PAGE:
Triumph, BMW, & Kawasaki Sales Spares & Repairs.
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1909 Advertised countershaft gears in The Motor Cycle.
September 10th, 1914. The Juckes Three-speed Countershaft Gear. Article in The Motor Cycle, mentions that this was fitted to Wolf motorcycle.
1919 Advertised countershaft gears in The Motor Cycle.
1921 Article in The Motor Cycle about the Juckes four-speed gear box. A Juckes engine was displayed at the Olympia show.
November 1922. New two-stroke engine introduced.
Thus they continued in a very small way until the 1920s, when they went into proper production and built a range powered by their own two-stroke engines. The most basic model had direct-belt drive, but was also offered with a four-speed gearbox and chain-cum-belt drive. There was also the option of a slightly larger engine and a machine could be lightened and tuned. All were well made and well finished.
1923 This was the best year for the company as over 400 machines were sold.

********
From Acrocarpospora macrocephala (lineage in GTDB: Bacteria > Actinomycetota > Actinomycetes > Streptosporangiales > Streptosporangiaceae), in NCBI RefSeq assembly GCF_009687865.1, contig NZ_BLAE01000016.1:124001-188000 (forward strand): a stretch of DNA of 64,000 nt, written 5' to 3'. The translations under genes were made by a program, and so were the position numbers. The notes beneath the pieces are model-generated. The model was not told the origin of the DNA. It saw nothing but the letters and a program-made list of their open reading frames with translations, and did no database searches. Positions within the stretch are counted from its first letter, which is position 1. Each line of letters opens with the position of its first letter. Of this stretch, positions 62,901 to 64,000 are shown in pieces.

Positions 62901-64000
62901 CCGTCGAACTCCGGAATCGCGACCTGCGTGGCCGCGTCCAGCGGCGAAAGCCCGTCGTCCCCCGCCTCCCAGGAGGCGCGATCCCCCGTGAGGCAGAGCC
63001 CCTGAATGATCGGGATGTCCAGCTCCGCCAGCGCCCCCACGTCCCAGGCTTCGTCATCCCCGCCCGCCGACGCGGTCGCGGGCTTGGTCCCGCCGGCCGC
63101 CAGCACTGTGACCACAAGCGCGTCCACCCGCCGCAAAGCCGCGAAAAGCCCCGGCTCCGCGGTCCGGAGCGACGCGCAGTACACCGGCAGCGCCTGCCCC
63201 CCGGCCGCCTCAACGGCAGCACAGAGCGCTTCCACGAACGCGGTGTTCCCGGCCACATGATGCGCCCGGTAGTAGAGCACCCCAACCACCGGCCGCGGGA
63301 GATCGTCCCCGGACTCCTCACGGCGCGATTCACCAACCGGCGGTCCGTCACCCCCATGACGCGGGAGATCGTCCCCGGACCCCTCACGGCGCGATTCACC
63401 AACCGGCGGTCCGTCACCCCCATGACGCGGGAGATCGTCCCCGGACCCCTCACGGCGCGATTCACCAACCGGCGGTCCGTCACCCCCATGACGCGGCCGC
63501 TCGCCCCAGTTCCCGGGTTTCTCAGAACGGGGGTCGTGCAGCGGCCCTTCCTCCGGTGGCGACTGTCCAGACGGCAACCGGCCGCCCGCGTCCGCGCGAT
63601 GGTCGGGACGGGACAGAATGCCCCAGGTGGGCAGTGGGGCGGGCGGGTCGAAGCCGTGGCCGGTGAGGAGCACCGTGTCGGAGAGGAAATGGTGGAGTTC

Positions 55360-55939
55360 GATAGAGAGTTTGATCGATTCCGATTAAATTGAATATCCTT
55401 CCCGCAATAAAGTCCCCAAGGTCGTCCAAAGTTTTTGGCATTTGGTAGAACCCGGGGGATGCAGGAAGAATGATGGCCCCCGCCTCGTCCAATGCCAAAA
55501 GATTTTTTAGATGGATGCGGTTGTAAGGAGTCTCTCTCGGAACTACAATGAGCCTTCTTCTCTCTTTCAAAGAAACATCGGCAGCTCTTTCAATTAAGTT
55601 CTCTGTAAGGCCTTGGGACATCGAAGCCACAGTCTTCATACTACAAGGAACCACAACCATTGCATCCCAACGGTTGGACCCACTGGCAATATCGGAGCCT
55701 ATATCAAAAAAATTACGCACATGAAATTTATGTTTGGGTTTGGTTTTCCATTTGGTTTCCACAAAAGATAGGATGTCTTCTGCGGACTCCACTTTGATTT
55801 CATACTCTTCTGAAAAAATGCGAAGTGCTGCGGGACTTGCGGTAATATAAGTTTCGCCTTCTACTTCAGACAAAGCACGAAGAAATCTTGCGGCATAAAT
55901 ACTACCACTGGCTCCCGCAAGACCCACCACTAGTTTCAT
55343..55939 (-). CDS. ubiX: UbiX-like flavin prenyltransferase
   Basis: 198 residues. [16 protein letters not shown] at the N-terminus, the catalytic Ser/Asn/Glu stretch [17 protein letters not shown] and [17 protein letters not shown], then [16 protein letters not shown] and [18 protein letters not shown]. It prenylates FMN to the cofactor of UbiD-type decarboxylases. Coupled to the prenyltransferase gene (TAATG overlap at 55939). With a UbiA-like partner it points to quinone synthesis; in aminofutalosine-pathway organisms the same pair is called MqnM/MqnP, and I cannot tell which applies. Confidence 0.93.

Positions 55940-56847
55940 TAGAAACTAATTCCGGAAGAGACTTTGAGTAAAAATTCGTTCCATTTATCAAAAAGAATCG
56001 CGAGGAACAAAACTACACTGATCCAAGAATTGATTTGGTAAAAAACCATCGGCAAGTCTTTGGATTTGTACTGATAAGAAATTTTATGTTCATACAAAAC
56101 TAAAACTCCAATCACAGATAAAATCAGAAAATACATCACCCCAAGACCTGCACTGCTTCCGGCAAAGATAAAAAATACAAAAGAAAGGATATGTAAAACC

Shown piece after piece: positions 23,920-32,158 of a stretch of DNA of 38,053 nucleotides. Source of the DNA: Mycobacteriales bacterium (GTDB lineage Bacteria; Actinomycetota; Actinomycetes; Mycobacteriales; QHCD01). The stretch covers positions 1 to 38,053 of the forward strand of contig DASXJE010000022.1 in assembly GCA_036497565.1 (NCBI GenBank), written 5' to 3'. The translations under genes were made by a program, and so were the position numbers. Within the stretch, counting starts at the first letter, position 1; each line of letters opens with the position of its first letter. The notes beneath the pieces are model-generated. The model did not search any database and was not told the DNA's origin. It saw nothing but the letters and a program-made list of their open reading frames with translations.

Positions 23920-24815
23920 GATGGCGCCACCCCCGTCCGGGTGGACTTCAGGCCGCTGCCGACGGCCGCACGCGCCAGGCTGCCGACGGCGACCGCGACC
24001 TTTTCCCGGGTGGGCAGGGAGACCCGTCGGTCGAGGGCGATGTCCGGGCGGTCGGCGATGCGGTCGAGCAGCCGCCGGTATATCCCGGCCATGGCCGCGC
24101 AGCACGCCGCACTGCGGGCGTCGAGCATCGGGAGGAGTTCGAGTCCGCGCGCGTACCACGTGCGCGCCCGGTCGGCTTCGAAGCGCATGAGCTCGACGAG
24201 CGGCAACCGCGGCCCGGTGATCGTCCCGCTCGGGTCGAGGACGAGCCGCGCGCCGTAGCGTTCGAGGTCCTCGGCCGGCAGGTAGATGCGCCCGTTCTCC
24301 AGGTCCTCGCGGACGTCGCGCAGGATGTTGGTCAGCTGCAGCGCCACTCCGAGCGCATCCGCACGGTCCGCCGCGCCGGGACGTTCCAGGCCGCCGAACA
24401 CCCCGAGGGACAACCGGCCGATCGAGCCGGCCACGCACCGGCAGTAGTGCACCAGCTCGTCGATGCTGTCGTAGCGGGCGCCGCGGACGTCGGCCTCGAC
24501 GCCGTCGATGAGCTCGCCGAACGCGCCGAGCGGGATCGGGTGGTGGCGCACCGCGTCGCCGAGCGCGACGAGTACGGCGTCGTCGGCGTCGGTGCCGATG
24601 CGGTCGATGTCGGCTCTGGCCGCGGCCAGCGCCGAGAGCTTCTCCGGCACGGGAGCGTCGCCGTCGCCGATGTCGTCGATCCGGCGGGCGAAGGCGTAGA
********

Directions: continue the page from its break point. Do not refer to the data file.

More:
1924 A model fitted with a 349cc ohv engine appeared. It had all-chain drive and a four-speed gearbox. There were two-strokes, one of 277cc with belt drive, the other bored out to 293cc with chain drive, and both could have two, three or four speeds. All the models were smartly finished in black and gold.
1925 The four-stroke was offered in either sv or ohv form, plus the 277cc two-stroke. All had chain drive, a four-speed gearbox and bracing tubes on each side of the frame. Unfortunately the company then found itself in financial trouble and so the marque came to an untimely end.
In total they produced 719 complete motorcycles between 1911 and 1925.
Their gearboxes were employed in motorcycles built by Alecto, Aurora and Bradbury, among others.
After the firm closed Mr. T. C. Juckes ran a motor repair business at 31 Cleveland Street, Wolverhampton until 1962.
Sources: Graces Guide, historywebsite.co.uk
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